The proposed College of Teaching wants to be the “gatekeeper of standards for teacher training”, Angela McFarlane, a founding trustee of the fledgling organisation, has told professionals.

Speaking at a Westminster Education Forum event on Tuesday about the future of teaching, McFarlane said she hoped the organisation would be in a position to take over the regulation of teacher training providers from the government.

Responding to a question from a member of the audience on what the college could take responsibility for from the Department for Education, McFarlane said: “My personal view is that I would love to see the profession in a place where the criteria for entry is actually set by a professional body run by experts in that profession.”

I can’t have been the only one to wonder whether “experts in the profession” means “experts who are part of the profession” or “experts in telling the profession what to do”.

10 comments

  1. An excellent article. I particularly like the forensic analysis of how a pointless, self-serving quango comes into existence, devoid of any real relationship with the original aims trumpeted to the media. I hope the Guardian pick it up. Send them a link!


    • Please the Guardian would love it – all those progressives just wanting to impose their ideas – sorry – help teachers reclaim their profession. The Education Departments are lapping it up already. That is a bad sign if there was one.


  2. I agree with much of your criticism of the fledgling CoT. You have to recognise that there’s a real difficulty with getting classroom teachers involved. They don’t have any time. The only way this can work if if they get released from their teaching duties (perhaps a couple of days a week) to be part of the CoT. Ironic that we have a government attacking union facility time (for people elected to their roles) whilst getting excited about a CoT that can’t possibly involve “ordinary” teachers without some similar arrangement, and with a set of people leading it that no teachers voted for.


  3. Why the Guardian? They are surely the progressives’ friend.

    Great article thanks for keeping us informed.


  4. Very interesting. I’d like to think the CoT could be something along the lines of the British Dental Association, or the General Medical Council that would represent teachers, be free from politics and raise the status of our profession. In order for this to happen, teacher representatives from across the UK need to be at its heart. Indeed, teachers are busy, so the suggestion of secondments makes a lot of sense. A rolling programme of secondments would be even better. Another quango is not the solution.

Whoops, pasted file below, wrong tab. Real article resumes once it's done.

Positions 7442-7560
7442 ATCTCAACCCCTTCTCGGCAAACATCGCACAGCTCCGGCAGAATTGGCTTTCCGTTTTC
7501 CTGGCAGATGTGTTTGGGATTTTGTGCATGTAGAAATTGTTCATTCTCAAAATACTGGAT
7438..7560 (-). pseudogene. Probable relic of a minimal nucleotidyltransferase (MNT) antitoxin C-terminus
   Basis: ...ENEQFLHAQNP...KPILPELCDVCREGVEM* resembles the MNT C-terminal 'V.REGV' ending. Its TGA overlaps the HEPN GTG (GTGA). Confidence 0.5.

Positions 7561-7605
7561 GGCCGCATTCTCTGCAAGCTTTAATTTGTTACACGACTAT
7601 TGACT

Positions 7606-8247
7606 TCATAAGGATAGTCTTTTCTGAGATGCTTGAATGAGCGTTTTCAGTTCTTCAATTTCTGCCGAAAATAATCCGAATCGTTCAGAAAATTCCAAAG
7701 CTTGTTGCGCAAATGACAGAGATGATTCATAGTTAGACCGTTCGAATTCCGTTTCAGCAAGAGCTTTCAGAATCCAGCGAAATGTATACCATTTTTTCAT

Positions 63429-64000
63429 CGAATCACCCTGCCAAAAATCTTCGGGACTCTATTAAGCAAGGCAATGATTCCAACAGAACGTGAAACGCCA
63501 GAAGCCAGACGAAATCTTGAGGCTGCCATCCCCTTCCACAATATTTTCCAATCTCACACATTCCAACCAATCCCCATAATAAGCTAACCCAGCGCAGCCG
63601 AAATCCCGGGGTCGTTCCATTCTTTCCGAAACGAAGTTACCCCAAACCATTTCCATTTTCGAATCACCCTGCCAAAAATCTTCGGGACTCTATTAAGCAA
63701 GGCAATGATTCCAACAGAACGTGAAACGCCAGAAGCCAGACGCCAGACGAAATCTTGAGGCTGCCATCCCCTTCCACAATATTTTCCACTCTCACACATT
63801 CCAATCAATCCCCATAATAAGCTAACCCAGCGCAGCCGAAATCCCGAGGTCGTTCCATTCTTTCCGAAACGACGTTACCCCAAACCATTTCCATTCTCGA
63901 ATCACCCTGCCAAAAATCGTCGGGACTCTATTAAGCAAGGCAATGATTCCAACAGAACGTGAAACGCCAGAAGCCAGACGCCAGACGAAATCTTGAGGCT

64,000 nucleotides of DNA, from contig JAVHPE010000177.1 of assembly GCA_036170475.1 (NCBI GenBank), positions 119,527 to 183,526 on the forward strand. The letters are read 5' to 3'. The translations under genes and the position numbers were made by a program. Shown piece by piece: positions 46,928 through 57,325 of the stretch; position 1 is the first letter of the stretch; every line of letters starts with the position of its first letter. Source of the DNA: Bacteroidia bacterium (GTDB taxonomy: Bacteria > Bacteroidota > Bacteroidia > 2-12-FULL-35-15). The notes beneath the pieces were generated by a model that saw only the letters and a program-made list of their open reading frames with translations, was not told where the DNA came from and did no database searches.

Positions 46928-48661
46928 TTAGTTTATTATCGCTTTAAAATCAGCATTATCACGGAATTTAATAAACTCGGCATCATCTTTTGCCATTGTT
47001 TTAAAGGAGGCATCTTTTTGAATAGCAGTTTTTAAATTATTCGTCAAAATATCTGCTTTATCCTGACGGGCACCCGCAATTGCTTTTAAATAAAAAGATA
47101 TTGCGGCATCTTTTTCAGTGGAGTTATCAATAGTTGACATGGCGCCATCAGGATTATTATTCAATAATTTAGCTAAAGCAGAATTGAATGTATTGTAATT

5. I’ve got hazy memories of England in Mexico 1970…Bank’s save…Geoff Astle. England have been disappointing me for so long, I’ve grown to depend on it. We all know what happens. We know Roy Hodgson will come out looking over cautious or reckless or technically inept or just fundamentally lacking basic nous and judgement. We all know this because everyone knows the England manager’s job so much better than he does. You have to feel sorry for him…seriously. He may end up ‘turniped’, ‘oranged’, ridiculed, professionally belittled and debased. You’d be heartless not to feel for what he’s going to go through.

    Well, maybe you don’t if you’re a teacher. The England manager gets it every two years at most. With teachers it’s all the time. Everyone knows my business better than me. That’s why I’m delighted there are such a lot of vaguely tangentially kinda educational non-entities on the board. They’ll definitely know ‘what’s to be done’.


  6. Whilst your insistence on highlighting the sham nature of this soi-disant “College of Teaching” is most commendable, I remain convinced that the point which I first made more than 12 months ago in response to a previous blog on the same general issue remains valid:

    “The failure to reflect on why the “other” British GTCs, most especially the GTC (Scotland), currently ploughing steadily forward towards its 50th anniversary, should have taken firm root whilst the GTC(E) remains little more than a sour historical footnote is striking.

    Well it is for me.”


  7. Reblogged this on The Echo Chamber.


  8. If the point is to discover and spread better teaching methods, perhaps we ought to require teacher training insituitions to open their own free schools. If one of them can run a school as well as, say, Mossbourne, we will know to take what it says seriously. If one can’t, why should anyone go to it to learn how to teach?


  9. Over the past few days I have been bombarded with emails from the admin team at The College of Teaching: a survey (which I duly completed), a newsletter, an up-date on what’s happening, a list of seminars (mostly in London) and various other gems. I’ve added the sender to my junk mail list as I’ve already lost interest.